The agriculture revolution

Here you can read about the trend in wheat production in India and why it is not helping the income of farmers and what can be done towards improving the situation.

In year 1998 to 1999, India produced 70,780,000 MT. of wheat which rose by 7.93% to 76,369,000MT. in 2000. The domestic consumption of wheat in India in Year, 2000 was 66,821,000MT. which roughly saved us around 9,000,000 MT. of wheat. The storage capacity of Food Corporation of India (including wheat, paddy and lentils) is 28 million metric tonnes.
In a statement issued by FCI, it is claimed that only 30% of grains is managed by organized sector, which leaves a huge responsibility on unorganized sector to store and protect the grains.
The grains stored by unorganized sector are used by people in India for their own consumption.
Now, the reason behind emphasising solely on wheat is the fact that government is spending a huge amount on the production of wheat in terms of subsidy to the farmers for seeds, fertilizers, electricity, diesel and other such requirements.
The irony is that when so much of wheat is not consumed by people, then what reasons can be attributed towards the idea of Government pushing farmers for it- providing subsidy for something makes it easier for farmers to adopt it and produce.
The reasons other than policy paralysis of government is that most of the famers in India have very small farms in their name, which makes them apprehensive to vie for any other crops which will not help them directly in sustaining their existence.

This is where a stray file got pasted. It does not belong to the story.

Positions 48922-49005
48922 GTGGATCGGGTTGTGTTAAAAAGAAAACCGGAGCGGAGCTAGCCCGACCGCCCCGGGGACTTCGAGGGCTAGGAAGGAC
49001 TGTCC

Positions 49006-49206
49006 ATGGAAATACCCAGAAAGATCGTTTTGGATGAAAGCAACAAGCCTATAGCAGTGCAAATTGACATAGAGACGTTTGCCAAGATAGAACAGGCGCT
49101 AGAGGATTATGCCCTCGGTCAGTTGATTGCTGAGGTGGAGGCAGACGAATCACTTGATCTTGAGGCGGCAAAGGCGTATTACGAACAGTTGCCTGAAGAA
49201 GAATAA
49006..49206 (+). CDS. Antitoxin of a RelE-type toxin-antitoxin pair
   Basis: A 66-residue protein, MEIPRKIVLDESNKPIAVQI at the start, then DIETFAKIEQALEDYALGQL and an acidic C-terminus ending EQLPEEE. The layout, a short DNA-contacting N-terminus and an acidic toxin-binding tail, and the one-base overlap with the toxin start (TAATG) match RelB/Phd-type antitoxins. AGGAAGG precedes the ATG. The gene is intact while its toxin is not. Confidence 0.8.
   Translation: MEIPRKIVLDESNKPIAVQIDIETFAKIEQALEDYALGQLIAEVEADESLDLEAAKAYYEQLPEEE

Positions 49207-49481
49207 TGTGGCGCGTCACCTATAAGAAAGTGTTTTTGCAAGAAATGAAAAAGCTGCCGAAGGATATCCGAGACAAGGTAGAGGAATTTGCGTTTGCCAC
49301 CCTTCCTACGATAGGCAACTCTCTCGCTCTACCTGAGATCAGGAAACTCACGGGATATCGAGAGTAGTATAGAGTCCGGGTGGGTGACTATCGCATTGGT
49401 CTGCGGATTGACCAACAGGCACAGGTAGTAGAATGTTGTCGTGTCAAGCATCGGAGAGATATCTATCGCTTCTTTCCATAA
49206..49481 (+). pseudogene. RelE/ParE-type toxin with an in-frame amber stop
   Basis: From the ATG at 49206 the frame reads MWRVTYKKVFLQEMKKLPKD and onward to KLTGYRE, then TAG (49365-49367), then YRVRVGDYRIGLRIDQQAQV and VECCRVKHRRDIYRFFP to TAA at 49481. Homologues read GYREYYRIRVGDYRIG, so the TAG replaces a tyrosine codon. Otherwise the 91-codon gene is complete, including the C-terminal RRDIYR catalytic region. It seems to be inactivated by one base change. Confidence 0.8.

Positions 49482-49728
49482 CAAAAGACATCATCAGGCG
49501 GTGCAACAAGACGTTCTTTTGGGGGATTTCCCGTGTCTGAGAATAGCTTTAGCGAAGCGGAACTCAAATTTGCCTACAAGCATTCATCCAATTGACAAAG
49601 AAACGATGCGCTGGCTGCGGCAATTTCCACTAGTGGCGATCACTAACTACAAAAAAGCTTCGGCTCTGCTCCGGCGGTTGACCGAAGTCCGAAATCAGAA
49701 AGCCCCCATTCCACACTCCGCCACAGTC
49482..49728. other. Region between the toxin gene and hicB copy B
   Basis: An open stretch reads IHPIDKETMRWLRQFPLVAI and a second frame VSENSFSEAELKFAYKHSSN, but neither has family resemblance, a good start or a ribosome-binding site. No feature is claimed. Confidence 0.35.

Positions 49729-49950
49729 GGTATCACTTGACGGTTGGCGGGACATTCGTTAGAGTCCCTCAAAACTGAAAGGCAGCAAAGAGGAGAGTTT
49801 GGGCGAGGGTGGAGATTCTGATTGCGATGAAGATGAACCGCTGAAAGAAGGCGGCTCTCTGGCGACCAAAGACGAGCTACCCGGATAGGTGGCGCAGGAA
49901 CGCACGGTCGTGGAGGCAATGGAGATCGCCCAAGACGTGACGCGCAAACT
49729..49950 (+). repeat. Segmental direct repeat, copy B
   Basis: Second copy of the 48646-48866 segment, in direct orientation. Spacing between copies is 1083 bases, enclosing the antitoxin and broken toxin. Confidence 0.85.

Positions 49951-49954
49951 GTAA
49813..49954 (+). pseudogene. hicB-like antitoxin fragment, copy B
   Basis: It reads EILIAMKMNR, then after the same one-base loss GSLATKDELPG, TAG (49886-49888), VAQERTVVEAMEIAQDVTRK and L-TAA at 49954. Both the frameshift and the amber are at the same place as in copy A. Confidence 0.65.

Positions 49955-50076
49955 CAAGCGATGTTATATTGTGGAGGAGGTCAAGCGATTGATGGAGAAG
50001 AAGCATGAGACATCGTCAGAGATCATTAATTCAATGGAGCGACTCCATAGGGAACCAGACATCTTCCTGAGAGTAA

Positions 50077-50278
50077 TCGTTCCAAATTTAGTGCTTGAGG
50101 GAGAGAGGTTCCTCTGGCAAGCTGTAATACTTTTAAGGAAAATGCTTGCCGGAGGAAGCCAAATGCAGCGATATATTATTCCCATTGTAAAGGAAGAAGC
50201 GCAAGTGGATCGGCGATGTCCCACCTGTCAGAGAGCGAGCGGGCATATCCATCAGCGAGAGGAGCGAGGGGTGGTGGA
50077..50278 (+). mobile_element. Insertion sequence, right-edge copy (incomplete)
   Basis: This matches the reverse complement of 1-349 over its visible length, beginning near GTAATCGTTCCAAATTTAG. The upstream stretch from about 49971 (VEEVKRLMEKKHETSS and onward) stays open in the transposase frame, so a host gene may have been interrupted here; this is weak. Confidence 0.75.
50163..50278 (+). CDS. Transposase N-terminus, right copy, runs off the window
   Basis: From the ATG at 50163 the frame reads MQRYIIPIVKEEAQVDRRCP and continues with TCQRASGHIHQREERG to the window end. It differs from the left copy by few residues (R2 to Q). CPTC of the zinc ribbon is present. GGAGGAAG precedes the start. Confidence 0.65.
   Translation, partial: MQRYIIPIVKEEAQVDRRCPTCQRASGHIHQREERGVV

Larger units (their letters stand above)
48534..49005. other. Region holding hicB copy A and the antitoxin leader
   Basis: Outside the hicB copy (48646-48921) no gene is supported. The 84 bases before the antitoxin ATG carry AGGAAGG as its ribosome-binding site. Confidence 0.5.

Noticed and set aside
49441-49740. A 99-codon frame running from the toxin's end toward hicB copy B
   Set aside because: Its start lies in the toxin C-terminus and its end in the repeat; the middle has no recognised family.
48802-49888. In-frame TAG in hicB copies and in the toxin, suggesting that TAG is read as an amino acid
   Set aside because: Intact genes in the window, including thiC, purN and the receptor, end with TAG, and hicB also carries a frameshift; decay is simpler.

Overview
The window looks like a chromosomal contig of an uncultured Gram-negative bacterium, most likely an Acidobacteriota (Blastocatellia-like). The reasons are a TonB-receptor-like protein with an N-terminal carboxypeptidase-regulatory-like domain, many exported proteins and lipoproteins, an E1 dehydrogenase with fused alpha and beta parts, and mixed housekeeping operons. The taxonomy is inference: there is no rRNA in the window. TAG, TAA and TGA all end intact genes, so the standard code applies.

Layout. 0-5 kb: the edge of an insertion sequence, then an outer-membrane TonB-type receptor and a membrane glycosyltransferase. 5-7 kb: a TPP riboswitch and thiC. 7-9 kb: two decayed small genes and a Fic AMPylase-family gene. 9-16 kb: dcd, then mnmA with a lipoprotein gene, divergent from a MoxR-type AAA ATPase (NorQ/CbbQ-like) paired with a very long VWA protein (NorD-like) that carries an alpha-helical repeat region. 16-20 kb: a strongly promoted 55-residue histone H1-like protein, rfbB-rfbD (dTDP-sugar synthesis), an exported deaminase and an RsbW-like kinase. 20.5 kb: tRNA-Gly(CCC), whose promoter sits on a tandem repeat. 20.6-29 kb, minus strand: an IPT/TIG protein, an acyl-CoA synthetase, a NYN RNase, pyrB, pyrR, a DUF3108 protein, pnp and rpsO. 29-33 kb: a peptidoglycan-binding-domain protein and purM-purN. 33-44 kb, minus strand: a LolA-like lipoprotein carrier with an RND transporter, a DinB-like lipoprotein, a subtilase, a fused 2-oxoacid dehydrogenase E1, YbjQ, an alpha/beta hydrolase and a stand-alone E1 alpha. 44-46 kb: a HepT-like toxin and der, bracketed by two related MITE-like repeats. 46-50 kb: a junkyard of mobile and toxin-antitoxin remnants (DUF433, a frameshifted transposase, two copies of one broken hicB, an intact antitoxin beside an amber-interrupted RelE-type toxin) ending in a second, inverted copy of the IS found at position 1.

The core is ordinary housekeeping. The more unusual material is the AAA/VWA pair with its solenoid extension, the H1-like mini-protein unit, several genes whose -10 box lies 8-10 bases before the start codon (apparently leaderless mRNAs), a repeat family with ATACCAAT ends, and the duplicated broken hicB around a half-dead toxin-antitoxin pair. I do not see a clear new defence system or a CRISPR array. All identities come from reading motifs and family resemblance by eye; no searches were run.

The work done by certain organizations like KGVK – a CSR initiative of UshaMartin Ltd. is changing this trend around the areas of Ranchi and Jamshedpur, Jharkhand, India.

The farmers here are trained by organization to produce commercial crops which have high market value and are in demand due to recent boom in aromatic and food processing sectors in India. The crops that are helping farmers improve their lives are vetiver, Pink pepper, Sweet corn, baby corn, jamarosa, citronella and others. These crops are high in demand and have more value in terms of economic improvement for farmers.
I am working with the organization, motivating farmers to adopt the new commercial crops and scientific skills for their production, other than this I have the responsibility to develop process for management of farms (300 acres owned by organization), to improve the efficiency of production of the crops and ensure sustainability of the initiative. The farms owned by organization are meant for R& D and demonstration purposes. It makes it easier for farmers to adopt the newer crops if they can see the crop being cultivated and participate in the process, right from preparing the fields to marketing of the crops.

The crops have contributed significantly in the lives of people who have accepted it and we plan to continue our contribution with the people in making their lives better.



Ashutosh previously worked in relief and rehabilitation of flood victims in Bihar in 2008. He has also completed a quantitative research on status of health insurance in India. As part of his field work assignments at Delhi University for his Masters in Social Work, he worked for Child rights in Delhi, performed activities with Mica-mining population of Jharkhand and worked to uproot the nepotism from government welfare institutions through use of public advocacy and Right to Information Act.

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2 thoughts on “The agriculture revolution

  1. Where can I buy pink pepper – how interesting! Thanks for posting this wonderful update on ag in India! I learned a ton!

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